Bebop is great, but it took me a long time to appreciate it. IMO, this style relies on the listener being better able to follow (hear) the way the soloist works his way through and resolves complex harmonic changes, often at fast tempos. To a less experienced listener, as I was (and to some extent have become again), the resolutions can't be heard. Music's like many things: you can learn to like things you're exposed to repeatedly, and this is relevant because the harmonic structures used in bebop aren't much like what you'll hear constantly in pop music these days. Unless you train your ears to pick up on what's going on, it may sound like just a jumble of notes to you (or maybe not, I'm not saying this is the case with everyone).

    I found I could never really dig big band music all that much. It's awesome to play in a big band, mind you. Not really sure why, but I've just never really come around to the classic swing style of the big band era, it just sounds too old-fashioned for me. But, as above, I'm sure i could change that! I just haven't put in the required listening hours.

    What probably features most in my personal collection is often called 'hard-bop'. I've never been all that clear on strict boundaries of this sub-genre. I suppose hard-bop tends to have similar instrumentation to bebop, but it reverts to a bluesier, funkier feel than bebop, and doesn't have the same incessant harmonic movement. The lines played by the horns probably rely more on rhythmic development and motifs than constant melodic development.

    For my obligatory Youtube link I'm going to put in Kenny Dorham's 'Buffalo', off the album Whistle Stop, because I think it's a little less well-known and I might have the pleasure of introducing some people to it. The tune is a blues. The first solo by Hank Mobley is one of my favourites of all time. Not over-played, just interesting, with great delivery and of a length that doesn't make you wonder when it will end. It's one of the few solos I managed to transcribe, learn, and play by heart before switching out of my jazz program.



    What about jazz clubs? How about you all name-drop all the famous jazz clubs you've been to and who you saw performing there? Not having been to the US (or Europe or Japan) I can't say I've been to any clubs that are legendary in jazz history.
    I reckon the best show I actually saw was, believe it or not, in a club on Le Loi in Saigon called Sax N Art. The internet now tells me that the guy who I saw performing, Tran Manh Tuan, is actually the owner of the club. He had some guests from New York whose names I do not recall, a trumpet player and a drummer, who were fantastic too.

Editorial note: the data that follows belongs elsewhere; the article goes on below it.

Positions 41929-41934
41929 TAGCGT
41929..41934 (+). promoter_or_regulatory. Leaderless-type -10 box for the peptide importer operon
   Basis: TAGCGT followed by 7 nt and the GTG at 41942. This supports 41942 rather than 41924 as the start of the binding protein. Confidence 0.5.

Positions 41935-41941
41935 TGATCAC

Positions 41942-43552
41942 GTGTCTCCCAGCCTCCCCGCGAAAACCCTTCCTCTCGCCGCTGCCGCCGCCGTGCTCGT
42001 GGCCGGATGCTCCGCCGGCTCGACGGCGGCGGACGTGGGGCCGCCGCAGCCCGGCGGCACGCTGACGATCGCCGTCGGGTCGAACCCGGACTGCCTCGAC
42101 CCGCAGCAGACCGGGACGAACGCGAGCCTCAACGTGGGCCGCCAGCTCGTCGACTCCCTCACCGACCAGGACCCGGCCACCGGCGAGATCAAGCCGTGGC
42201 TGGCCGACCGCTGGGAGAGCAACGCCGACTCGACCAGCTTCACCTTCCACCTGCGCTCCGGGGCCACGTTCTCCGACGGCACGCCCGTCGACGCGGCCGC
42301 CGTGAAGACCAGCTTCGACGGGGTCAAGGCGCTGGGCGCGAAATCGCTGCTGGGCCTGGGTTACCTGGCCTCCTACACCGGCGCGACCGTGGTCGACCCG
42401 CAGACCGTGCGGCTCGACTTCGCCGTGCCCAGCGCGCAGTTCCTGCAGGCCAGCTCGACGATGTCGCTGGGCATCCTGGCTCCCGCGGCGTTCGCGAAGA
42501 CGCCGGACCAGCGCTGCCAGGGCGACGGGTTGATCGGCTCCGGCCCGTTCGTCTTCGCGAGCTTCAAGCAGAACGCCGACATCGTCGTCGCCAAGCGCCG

The experience was brought down a little by the expensive drinks and the unadvertised cover charge which appeared on the bill, but this thread is about the music.

    I don't know where he got the scorpions, or how he got them into my mattress.
    Pi-r8wandering
  • Space PickleSpace Pickle Registered User regular
    Jacobkosh wrote: »
    I did a semester of jazz appreciation in college and learned some cool shit, but that was a decade ago and much is lost to the mists of time.

    Those of you who know your stuff, what would be really handy, if you could find the time, would be a guide for laypersons to the different kinds and styles of jazz. What is cool jazz? What does it sound like> What is hard bop? What is fusion? What about stuff like big band or swing? Et cetera. I feel like this might be more helpful than recommending individual artists because, like, someone liking Kind of Blue is no guarantee that they'll be into Bitches Brew, y'know?

    Cool jazz came on around the same time as bebop in the 40's (IIRC). It was an alternative to bebop played by guys like Lee Konitz, Warne Marsh, and Lennie Tristano. The tunes still have a lot of chord changes but the musicians approached improvisation in a different way than the beboppers.

    Hard bop is the most direct continuation of the bebop tradition. It sounds a lot like bebop, guys still played standards but in many cases the music was more overtly funky/bluesy...the solos could also be edgier (both harmonically and rhythmically) than the bebop of the 40's. Musicians that come to mind are Clifford Brown, Wes Montgomery, and Charles Mingus.